Referring now to FIGS. 1 and 9, the housing assembly 40 comprises a two part housing; a front housing 42 and a rear housing 44. The two parts of the housing are rotatable with respect to one another. Most of the rear housing 44 is concealed by a shroud 90 which may have grip-improving surfaces or formations thereon to facilitate gripping by the user. The shroud 90 is axially moveable and is used to effect discharge of the injection device. Splines or other guide means may be provided on the outer surface of the rear housing 44 to guide the shroud 90 which moves over it.

Ram Assembly

The rear assembly 60 will now be described with reference to FIGS. 10 and 11. The ram 61 is the part which, in use, is urged forward in a rapid motion to move a plunger in order to expel medicament from the injection device.

At the forward end of the ram is a screw-threaded portion 62 which, when the ram assembly is assembled, co-operates with an internal screw-thread on a pressure nut 63. The forward end 64 of the pressure nut 63 is enlarged which defines the forwardmost limit of a chamber (described below) in which a main spring is situated. Relative movement of the pressure nut 63 and the ram 61 (by using the screw thread) changes the volume of the chamber and this is described in more detail below. A sleeve 65 forms the cylindrical wall of the chamber, as shown in FIG. 10. The pressure nut 63 is fixed with respect to the sleeve 65.

Finally, the ram 61 has an annular groove 66 which is as illustrated in FIGS. 10, 11 and 15 and described in more detail below.

Discharge Assembly

FIGS. 12-15 show the discharge assembly 70 which is used to lock the ram 61 in a position ready to fire (having compressed the main spring as described below) and then to release the spring-loaded ram at the desired moment upon actuation of a firing mechanism.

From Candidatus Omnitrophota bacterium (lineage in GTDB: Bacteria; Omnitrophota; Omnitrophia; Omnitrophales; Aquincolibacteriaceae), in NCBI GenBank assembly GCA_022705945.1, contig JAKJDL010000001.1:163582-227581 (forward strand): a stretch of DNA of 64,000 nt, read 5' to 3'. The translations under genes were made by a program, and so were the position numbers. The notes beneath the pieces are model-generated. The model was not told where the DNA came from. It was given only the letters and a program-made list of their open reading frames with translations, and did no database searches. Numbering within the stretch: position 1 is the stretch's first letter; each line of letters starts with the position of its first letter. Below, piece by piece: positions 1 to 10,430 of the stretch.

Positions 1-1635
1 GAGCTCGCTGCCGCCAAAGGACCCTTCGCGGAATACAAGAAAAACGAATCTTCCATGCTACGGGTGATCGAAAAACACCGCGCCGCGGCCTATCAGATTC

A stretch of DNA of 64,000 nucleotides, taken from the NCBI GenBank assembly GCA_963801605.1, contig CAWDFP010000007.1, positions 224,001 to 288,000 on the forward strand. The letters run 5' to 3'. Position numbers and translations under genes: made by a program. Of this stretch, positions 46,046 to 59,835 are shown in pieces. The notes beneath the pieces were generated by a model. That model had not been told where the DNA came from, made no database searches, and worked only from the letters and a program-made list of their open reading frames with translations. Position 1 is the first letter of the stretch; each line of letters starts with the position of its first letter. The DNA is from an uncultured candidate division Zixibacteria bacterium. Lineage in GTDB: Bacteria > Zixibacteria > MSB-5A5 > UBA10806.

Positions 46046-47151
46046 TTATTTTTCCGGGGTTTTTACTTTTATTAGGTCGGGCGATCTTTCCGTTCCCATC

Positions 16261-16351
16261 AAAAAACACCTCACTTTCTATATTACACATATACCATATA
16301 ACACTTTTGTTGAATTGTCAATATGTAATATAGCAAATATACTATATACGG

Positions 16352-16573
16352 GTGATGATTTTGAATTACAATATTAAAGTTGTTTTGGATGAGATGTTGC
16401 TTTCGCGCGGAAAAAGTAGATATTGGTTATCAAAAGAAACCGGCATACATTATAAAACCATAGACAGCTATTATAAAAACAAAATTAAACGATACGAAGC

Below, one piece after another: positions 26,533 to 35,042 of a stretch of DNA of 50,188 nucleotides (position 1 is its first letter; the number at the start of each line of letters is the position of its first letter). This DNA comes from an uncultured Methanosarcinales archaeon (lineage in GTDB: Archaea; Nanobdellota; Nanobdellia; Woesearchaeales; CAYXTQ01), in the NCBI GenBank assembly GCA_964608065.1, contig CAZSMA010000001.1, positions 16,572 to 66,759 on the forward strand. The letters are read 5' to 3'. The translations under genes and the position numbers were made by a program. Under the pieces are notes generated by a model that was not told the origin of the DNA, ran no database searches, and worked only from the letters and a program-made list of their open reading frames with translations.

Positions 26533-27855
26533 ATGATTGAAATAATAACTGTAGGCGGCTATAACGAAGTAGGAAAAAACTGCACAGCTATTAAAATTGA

The discharge assembly 70 comprises a cylindrical housing 71 whose forward end is closed except for an aperture 72 of sufficient diameter to receive the rear portion of the ram. The rear end of the housing 71 is open and has an internal screw thread 100. A housing nut 73 screws into the rear end of the housing 71. The housing nut 73 has an aperture therethrough of sufficient diameter to receive the rear portion of the ram 61.

The discharge assembly includes a retention member, for example a collet 75, having a plurality of fingers 76 (“retention elements”), each having an enlarged head 76A. The enlarged heads 76A are suitably sized to fit into the groove 66 on the rear portion of the ram 61. This can be seen in FIG. 15. Also visible in FIG. 15 is the main spring 77.

Firing Assembly

The rearmost assembly in the injection device is the firing assembly 50, illustrated in FIGS. 1 and 16-18. The firing assembly includes a shroud 90 which has protrusions or a textured surface thereon. In use, as described below, the user grips the shroud 90, can rotate it with respect to the front housing of the device and can move it axially in order to fire the device. The protrusions or textured surface aid gripping by the user.

The firing assembly also includes a safety lock facility which prevents inadvertent firing of the injection device.

The firing assembly is illustrated in FIGS. 16-18. The shroud 90 is provided with a sliding switch 54 which, when slid from the position illustrated in FIG. 16 to the position illustrated in FIG. 17, engages with a drive plate 92 which causes corresponding rotation thereof.

The drive plate 92 includes two diametrically opposed slots 93A, 93B. An annular ring has two axially-extending tabs 94A, 94B which locate within the slots 93A, 93B. This means that, when the drive plate 92 is caused to rotate (by sliding of the switch 54), the tabs 94A, 94B are also forced to rotate by the drive plate 92.